Most parents hope their children will pursue higher education – and for good reason. A post-secondary education can prepare your child for a fulfilling career, lead to enhanced earnings potential and, ultimately, steer them on the path to a successful and rewarding life. However, if adequate savings are not in place for post-secondary education, your children could graduate with the added stress of carrying significant student debt before they’ve even secured their first job.
An Individual Pension Plan (“IPP”) is a registered pension plan established for a single plan member, and provides an effective way for your business to fund your retirement pension while reducing corporate income taxes.
Retiring from your own business can be difficult after having invested the better part of your working years to achieve success. And, business owners who want to pass on that successful business may be faced with a bigger dilemma of if and how to transfer the wealth they have accumulated through their business. A number of critical factors need to be considered including how they will exit from their business, the valuation of the business, family considerations and expectations and their own retirement plans.
February 02: In this episode, Sylvain Brisebois, National Sales Manager, BMO Private Wealth is joined by Larry Zelvin, Head, BMO Financial Crimes Unit, for an insightful discussion on the rise in cybersecurity threats and steps we can take to better protect ourselves in the digital world.
Although Canadian snowbirds reside in the U.S. for only a part of the year, there is the potential of being considered a U.S. resident and, in turn, having to pay U.S. income tax on the same basis as a permanent U.S. resident. This article outlines how the U.S. government determines whether you are a resident for income tax purposes; namely, it covers the criteria for meeting the Substantial Presence Test, Closer Connection Exception and the Canada U.S. Income Tax Treaty Tie-Breaker Rules.
Wealth Themes is a monthly compilation of timely articles and tools from our experts and other BMO Financial Group partners.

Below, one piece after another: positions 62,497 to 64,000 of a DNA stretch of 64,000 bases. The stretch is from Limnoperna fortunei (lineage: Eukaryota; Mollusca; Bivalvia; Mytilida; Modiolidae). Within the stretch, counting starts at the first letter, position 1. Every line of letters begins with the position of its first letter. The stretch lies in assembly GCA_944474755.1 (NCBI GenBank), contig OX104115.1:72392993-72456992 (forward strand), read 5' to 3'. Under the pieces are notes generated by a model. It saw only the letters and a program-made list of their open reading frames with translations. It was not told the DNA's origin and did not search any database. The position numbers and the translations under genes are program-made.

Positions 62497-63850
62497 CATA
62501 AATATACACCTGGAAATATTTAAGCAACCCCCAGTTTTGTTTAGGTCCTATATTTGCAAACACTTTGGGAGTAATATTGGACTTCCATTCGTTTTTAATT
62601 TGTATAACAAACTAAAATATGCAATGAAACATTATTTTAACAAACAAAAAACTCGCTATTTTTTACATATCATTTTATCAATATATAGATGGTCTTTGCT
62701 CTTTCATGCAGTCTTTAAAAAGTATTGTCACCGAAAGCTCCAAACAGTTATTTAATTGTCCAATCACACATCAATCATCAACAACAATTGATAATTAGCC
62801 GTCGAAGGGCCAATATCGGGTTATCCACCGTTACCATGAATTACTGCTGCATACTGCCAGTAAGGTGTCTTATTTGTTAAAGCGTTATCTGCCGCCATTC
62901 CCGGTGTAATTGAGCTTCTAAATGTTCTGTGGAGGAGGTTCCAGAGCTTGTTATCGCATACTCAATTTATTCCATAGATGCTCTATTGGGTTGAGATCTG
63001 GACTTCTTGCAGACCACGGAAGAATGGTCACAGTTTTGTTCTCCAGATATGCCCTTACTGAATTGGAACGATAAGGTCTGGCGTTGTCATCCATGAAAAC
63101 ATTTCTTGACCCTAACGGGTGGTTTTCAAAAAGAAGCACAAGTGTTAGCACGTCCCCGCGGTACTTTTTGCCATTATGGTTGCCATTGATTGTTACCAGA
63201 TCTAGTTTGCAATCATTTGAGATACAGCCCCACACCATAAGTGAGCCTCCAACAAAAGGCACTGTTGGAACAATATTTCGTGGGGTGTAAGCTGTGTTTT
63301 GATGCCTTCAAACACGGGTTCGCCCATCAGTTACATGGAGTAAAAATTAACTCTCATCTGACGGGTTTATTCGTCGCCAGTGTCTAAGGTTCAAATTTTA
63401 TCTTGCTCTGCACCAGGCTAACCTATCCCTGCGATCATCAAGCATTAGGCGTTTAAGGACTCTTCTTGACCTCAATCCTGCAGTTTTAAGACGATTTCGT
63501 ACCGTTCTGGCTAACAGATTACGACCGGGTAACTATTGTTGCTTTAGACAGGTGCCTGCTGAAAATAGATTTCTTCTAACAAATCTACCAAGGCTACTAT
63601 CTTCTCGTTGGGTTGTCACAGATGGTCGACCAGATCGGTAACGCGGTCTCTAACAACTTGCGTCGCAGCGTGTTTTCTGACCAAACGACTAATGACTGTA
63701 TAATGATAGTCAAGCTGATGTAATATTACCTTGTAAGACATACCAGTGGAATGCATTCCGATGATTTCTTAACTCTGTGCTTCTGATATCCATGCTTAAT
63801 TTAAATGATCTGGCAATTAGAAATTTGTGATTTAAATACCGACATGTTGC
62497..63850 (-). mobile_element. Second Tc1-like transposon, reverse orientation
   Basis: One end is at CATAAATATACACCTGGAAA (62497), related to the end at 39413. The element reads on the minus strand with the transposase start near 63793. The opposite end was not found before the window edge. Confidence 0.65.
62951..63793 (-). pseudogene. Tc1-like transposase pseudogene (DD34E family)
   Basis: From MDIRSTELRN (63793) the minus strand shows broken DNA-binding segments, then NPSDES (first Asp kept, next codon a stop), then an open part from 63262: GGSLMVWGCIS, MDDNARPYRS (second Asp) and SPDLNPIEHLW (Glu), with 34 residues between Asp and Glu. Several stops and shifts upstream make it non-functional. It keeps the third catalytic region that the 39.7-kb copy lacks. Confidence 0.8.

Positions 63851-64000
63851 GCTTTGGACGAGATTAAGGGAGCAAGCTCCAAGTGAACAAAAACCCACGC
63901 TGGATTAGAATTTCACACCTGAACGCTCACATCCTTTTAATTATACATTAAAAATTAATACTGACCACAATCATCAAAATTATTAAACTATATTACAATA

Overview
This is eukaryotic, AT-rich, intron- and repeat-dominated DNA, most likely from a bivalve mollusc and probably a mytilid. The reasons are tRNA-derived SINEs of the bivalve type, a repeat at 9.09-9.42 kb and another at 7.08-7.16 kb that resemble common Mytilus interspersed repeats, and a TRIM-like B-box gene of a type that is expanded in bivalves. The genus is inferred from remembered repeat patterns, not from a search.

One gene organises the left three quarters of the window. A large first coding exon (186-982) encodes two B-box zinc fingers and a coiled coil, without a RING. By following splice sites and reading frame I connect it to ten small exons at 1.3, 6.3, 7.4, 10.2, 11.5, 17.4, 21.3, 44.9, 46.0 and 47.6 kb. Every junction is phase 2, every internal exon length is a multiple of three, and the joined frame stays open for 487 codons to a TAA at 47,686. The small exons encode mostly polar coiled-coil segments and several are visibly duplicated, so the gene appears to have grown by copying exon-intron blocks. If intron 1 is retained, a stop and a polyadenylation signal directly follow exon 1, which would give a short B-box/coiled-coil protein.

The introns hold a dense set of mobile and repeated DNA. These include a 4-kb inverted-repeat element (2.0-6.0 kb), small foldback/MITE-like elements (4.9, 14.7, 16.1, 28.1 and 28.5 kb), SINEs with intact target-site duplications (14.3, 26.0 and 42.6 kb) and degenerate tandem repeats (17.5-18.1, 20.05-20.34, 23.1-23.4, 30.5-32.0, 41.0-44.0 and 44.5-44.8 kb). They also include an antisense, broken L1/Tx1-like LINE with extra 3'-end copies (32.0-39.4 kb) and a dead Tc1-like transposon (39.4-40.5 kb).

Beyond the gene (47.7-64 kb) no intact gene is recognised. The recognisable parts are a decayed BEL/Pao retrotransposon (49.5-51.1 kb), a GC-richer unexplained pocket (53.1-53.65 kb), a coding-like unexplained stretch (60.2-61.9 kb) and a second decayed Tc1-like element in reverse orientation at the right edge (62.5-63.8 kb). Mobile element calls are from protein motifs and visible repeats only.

How Critical Illness and Disability Insurance Fit Together in a Wealth Plan explains the differences between these two types of insurance, and how they can work and complement each other in a wealth plan.
Are they prepared? Children and grandchildren need to get ready for their roles as inheritors.
Fixed Income and Foreign Exchange Strategy. Outlines the firm’s short and medium-term interest rate and foreign exchange rate forecasts.
Strategic commentary and an overview of financial markets.
Strategic commentary on equity and fixed income as well as an overview of fixed income markets.
BMO’s outlook on the equity markets featuring Brian Belski, Chief Investment Strategist, to help you prepare for the coming year.
The monthly Global Markets Commentary provides an overview of recent global events and their impact on the markets.
A quarterly publication written by BMO Subject Matter Experts on a variety of timely and relevant wealth management topics.
When a child starts to receive or earn their own money through an allowance, family gifts or a part-time job, their natural instinct is to spend it all. However, it’s never too early to start teaching children the importance of savings, and to respect the fact that money can also serve other goals, like sharing it to help others.